An Introduction

There are many small entries in tour guides about the First Cemetery of Athens. All mention its park-like setting and that many distinguished Greeks have been buried there since its inception in 1834. A short list of worthies usually follows and one or two sculptures of note such as Chalepas’ sleeping lady are mentioned. That’s about it. 

A visitor’s only on-site guide a small map tacked up at the entrance offering section numbers and a puzzling numbering system, both of which grew like Topsy as the cemetery expanded. There is no indication at all of who is buried or where. Even if you are already aware that Theodoros  Kolokotronis , Alexandros Mavrokordatos,   George Seferis, Odysseas Elytis, Heinrich Schliemann, or Melina Mercouri are buried in the First Cemetery you will not find their graves unless you are remarkably persistent or very lucky. (In the future, we would like to create a comprehensive map for our blog and encourage the city fathers to create one as well.)

Many tombs are genuine works of art.  But, whether grand, simple, touching, or merely eccentric, they all reflect in marble or stone what the dead person (or his family) or the state in the case of national heroes considered a fitting memorial. 

Because this cemetery started and grew along with the new capital city, many graves reflect a self awareness of their role in representing the ‘nation’ and its aspirations. has been evident from its inception. They were made to be seen and admired; they should be seen and admired.

Our aim to offer a helpful guide to the visitor complete with maps pinpointing individual graves, a short history of the person buried there and, where applicable, a few comments on the graves themselves.

We first had to explore the cemetery and locate the graves (an ongoing project) – not always easy we can assure you - and then choose whom in this vast city of the dead we would discuss and how. But the actual burials are the real definers of our parameters– not every prominent person is buried here, but enough are to justify Demitrios’ Vikelas’ remark that the cemetery is pantheon of modern Greece.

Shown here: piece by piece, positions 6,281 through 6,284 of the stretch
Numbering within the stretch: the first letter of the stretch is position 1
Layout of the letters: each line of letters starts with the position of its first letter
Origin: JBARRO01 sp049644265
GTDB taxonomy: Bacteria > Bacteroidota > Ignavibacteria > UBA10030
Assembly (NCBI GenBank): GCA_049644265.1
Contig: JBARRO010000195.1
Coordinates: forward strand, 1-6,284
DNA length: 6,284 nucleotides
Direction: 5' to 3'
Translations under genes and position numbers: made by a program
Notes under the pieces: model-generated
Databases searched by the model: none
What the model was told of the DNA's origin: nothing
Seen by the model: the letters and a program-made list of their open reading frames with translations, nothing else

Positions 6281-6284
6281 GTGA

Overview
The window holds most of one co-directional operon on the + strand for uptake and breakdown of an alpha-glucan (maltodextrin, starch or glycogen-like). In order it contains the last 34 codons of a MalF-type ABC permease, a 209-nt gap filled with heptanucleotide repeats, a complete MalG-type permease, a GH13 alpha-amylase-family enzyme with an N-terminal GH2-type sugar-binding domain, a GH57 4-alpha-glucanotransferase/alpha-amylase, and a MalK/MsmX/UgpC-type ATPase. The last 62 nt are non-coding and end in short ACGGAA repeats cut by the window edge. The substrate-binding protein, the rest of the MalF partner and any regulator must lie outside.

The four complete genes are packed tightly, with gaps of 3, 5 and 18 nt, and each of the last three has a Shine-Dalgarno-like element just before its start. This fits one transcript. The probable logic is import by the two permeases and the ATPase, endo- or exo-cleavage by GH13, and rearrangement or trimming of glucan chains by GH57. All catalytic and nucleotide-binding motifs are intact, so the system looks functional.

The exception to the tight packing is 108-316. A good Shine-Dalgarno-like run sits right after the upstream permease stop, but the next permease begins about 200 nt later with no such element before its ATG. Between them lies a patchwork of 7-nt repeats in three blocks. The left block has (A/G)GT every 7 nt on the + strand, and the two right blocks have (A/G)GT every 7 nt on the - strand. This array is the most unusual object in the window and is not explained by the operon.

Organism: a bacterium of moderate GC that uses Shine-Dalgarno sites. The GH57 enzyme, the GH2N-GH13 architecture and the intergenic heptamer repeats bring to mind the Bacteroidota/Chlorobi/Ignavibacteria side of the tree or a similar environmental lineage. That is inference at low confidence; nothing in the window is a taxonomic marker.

Going from the singular to the plural has turned out to be more interesting than we anticipated. Our chosen cast of characters (affectionately known to us as our dead darlings) have led us to some quirky and obscure corners of a history that we thought we already knew; we want to share what we found.

The blog will start with a section on the cemetery itself, the Heroes of the War of Independence, move into a discussion of Nineteenth Century Movers and Shakers, politicians, and also include an extensive section on the wonderful sculptors who created it all. If all goes well, we will move into the 20th and Twenty First Century, choosing our ‘categories’ as we go. (Since lives are more complex than mere categories, a figure may be listed under two or even more. The names index just under the blog heading will identify each grave.) We aim to be flexible, open to comments, and to make additions if new discoveries come to light. This is an ongoing project.

Nor is the blog just for visitors in real time although the cemetery should certainly be visited if you are lucky enough to be in Athens, and visited many times if you live there.  Our blog aims to be virtual as well – to provide anyone with a computer at home and an interest in Greek history plenty of photographs and a perspective on the people buried there, complete with an index that encourages you to learn in digestible bite sized pieces (hopefully along with a glass of wine).


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